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The Empire of Lights

also known as L'Empire des Lumieres

Artist: Rene Magritte
Created: 1953-54
Dimensions (cm): 113.7 x 146.0
Format: Oil on canvas
Location: Musée Royaux des Beaux-Arts, Brussels, Belgium

The Empire of Lights

In 1953-1954, artist Rene Magritte painted ‘The Empire of Lights’, also known by its original title ‘L’Empire des Lumieres’, taken from a poem by Paul Nouge. It is the only time that Magritte used a title that was not his own. The intriguing oil painting displays a beautiful house lit up by its interior lights, and surrounded by the darkness of the night. Especially surreal is that the sky above the house and treeline is a daytime sky full of brightness and plump white clouds. It is a serene, mysterious scene.

The piece is a magnificent portrayal of Rene Magritte’s unique concept of time, his uncanny ability to harmonize nature’s elements with time, as though they were one. Being a religious man, Magritte may have been symbolizing a passage from the bible, Genesis 1 verse 4: “And God saw the light, that it was good: and God divided the light from the darkness.” Another eerie phenomenon in the scene is that the water should be reflecting the brightness of the sky instead of the darkness of the night.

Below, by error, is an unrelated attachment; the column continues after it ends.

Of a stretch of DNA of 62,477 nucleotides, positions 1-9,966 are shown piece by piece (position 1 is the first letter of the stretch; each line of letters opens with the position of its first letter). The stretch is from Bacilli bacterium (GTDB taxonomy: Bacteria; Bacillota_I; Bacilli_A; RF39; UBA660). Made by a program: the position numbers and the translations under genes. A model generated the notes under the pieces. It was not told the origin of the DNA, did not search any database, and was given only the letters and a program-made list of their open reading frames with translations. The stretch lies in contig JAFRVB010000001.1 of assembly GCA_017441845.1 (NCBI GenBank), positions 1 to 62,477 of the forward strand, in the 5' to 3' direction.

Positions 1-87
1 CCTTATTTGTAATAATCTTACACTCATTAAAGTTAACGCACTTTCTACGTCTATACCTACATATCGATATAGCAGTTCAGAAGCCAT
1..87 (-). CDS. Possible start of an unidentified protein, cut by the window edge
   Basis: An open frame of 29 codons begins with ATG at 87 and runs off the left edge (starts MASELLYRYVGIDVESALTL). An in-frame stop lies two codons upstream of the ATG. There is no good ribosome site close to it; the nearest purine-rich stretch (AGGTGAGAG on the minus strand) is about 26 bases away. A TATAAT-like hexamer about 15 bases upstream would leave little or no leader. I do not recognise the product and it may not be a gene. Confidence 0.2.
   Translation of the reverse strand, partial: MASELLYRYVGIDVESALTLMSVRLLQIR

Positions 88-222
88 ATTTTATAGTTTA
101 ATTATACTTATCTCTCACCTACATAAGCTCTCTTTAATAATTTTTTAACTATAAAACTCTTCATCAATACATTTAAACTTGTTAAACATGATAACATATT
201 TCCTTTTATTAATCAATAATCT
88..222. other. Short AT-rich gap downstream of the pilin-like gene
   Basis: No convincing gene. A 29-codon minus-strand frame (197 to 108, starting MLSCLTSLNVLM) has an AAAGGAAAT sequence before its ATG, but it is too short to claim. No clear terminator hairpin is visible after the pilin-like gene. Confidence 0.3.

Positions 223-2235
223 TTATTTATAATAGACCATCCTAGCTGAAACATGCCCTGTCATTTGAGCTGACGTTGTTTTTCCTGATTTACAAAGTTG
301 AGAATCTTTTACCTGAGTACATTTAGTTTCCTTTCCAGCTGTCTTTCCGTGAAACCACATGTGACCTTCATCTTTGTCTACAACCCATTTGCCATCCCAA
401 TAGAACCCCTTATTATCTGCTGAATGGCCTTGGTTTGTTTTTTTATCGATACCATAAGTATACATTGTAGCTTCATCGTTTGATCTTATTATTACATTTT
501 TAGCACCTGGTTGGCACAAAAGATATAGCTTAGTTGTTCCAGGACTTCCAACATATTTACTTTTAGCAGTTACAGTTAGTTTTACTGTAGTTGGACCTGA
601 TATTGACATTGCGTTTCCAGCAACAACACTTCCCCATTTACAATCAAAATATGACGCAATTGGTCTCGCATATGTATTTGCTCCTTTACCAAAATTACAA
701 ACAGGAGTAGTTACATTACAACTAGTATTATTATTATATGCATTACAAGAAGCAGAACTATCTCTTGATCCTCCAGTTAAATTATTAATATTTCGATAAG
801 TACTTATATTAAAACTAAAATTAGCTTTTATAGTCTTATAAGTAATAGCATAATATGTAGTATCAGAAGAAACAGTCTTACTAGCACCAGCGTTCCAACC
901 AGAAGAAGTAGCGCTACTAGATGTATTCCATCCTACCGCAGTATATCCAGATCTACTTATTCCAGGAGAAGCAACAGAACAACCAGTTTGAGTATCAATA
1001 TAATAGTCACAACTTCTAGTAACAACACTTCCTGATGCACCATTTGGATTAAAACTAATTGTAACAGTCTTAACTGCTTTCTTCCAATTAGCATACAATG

‘The Empire of Lights’ is perhaps Magritte’s most famous piece. It became so popular that he made several versions, all of which possessed the same concept - day harmoniously blending into night. Some have made their way into private collections, and others are available for viewing in museums.

Analysis and Quotes

The following quotes may shed some light on the artist’s work and his basic intention:

“My painting is visible images which conceal nothing; they evoke mystery and, indeed, when one sees one of my pictures, one asks oneself this simple question 'What does that mean'? It does not mean anything, because mystery means nothing either, it is unknowable.” – Rene Magritte

“Magritte's work allows one to conjure up a state of being which has become rare and precious - which makes it possible to observe in silence. Reading and reflection call for silence, listening no less. Silence can be used for waiting for an illumined vision of things, and it is to this vision that Magritte introduces us.” - Abraham Marie Hammacher (Rene Magritte)

‘The Empire of Lights’ is currently located at the Musée Royaux des Beaux-Arts in Brussels, Belgium.


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